Many analysts are still quite positive on Citigroup because of the shares' discounted valuations to book value and forward earnings compared to most other large-cap banks, and also because of the potential for significant reserve releases and deployment of excess capital as the firm's runoff subsidiary Citi Holdings continues to wind down.
Even O'Connor calls Citi "the most compelling long-term recovery play," however, he sees limited upside over the short term, not only because of changes in Federal Reserve policy, but because "regulatory and legal uncertainties remain headline risks."
A major headline risk for Citigroup and other bank holding companies with significant investment banking operations is next week's expected finalization of the Volcker Rule, which is meant to ban short-term "proprietary trading" by the largest deposit-taking U.S. banks. Many of the largest banks have already shut down their proprietary trading operations, however, the final language of the Volcker-based regulations could sufficiently curtail the banks' hedging and market-making capabilities that they might consider spinning off their investment banking operations. This would, no doubt, please many critics calling for a breaking up of the largest U.S. banks.
Morgan Stanley Downgrade
Morgan Stanley has been a runaway outperformer, with the shares rising 64% this year through Wednesday's close at $31.13. The shares trade for 1.2 times their reported Sept. 30 tangible book value of $26.96, and for 12.3 times the consensus 2014 EPS estimate of $2.53. The consensus 2015 EPS estimate is $2.97.
Please see TheStreet's earnings coverage for details on the boost to the company's wealth management revenue following its assumption of 100% ownership of its former retail brokerage joint venture with Citigroup.
In addition to downgrading Morgan Stanley to a "hold" rating, O'Connor lowered his price target for the shares to $30 from $31.00, for the same reason he cut his price target for Citi, which was to reflect the discounted P/E for market sensitive banks.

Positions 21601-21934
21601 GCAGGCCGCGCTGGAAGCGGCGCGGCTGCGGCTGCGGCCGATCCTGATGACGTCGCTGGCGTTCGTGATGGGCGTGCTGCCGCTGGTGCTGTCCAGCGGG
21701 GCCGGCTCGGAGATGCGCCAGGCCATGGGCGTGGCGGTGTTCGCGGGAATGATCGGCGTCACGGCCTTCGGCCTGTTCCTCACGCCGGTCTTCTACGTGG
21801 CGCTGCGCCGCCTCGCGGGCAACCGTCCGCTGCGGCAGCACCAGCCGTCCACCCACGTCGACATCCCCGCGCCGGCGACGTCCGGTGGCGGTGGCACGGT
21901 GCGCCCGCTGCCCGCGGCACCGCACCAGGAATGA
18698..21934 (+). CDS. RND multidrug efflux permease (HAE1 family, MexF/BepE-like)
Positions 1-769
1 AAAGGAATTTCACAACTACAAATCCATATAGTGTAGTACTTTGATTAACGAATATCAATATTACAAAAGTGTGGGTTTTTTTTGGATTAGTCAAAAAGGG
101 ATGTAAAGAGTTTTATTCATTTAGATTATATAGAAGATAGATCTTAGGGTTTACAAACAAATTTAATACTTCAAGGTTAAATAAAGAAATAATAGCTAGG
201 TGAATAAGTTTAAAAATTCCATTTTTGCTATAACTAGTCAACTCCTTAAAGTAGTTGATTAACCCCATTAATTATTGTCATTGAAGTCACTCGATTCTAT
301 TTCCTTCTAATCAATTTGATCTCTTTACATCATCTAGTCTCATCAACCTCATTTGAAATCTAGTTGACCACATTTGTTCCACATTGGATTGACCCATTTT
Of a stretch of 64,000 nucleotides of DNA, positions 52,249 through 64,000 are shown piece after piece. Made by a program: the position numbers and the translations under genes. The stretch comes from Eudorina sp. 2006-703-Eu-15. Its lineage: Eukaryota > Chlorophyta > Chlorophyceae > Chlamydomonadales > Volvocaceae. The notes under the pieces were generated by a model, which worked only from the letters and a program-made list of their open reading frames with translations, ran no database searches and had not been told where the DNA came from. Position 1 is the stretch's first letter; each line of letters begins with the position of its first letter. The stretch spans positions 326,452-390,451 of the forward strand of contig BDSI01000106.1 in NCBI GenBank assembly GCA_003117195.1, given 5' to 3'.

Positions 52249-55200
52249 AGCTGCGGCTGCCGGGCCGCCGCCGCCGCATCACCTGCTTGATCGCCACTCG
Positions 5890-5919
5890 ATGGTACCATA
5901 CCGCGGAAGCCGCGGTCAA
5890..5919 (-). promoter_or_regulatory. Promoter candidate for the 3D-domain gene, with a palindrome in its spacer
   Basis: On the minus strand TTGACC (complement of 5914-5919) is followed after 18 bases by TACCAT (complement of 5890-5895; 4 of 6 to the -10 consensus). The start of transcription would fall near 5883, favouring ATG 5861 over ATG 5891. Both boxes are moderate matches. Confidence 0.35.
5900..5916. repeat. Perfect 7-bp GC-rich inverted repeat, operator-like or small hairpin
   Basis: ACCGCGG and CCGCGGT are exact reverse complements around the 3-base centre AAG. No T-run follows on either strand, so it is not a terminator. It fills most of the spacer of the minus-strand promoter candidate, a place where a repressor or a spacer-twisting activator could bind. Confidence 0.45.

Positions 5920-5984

According to O'Connor, Morgan Stanley has already "delivered on a number of key strategic initiatives around the equities business, wealth mgmt, ibanking, expenses and capital," although trading revenue has been "disappointing."
"However, we believe much of the improvement in execution is being currently being priced into the stock and additional upside in the near term will be more macro driven," O'Connor wrote.
Looking beyond the short-term worries over Fed policy, Morgan Stanley's leading market share for global equity underwriting, as well as its increased wealth management revenue and strong level of capital, "suggest upside longer term if positive macro trends continue and
MS continues to improve its execution," the analyst added.
Shares of Citigroup were down nearly 1% in the first few minutes of trading to $51.55, while Morgan Stanley was down 1.2% to $30.75.
The following chart shows the year-to-date stock performance for Citigroup and Morgan Stanley, as well as the KBW Bank Index and the S&P 500:
data by YCharts
-- Written by Philip van Doorn in Jupiter, Fla.
>Contact by Email.Follow @PhilipvanDoorn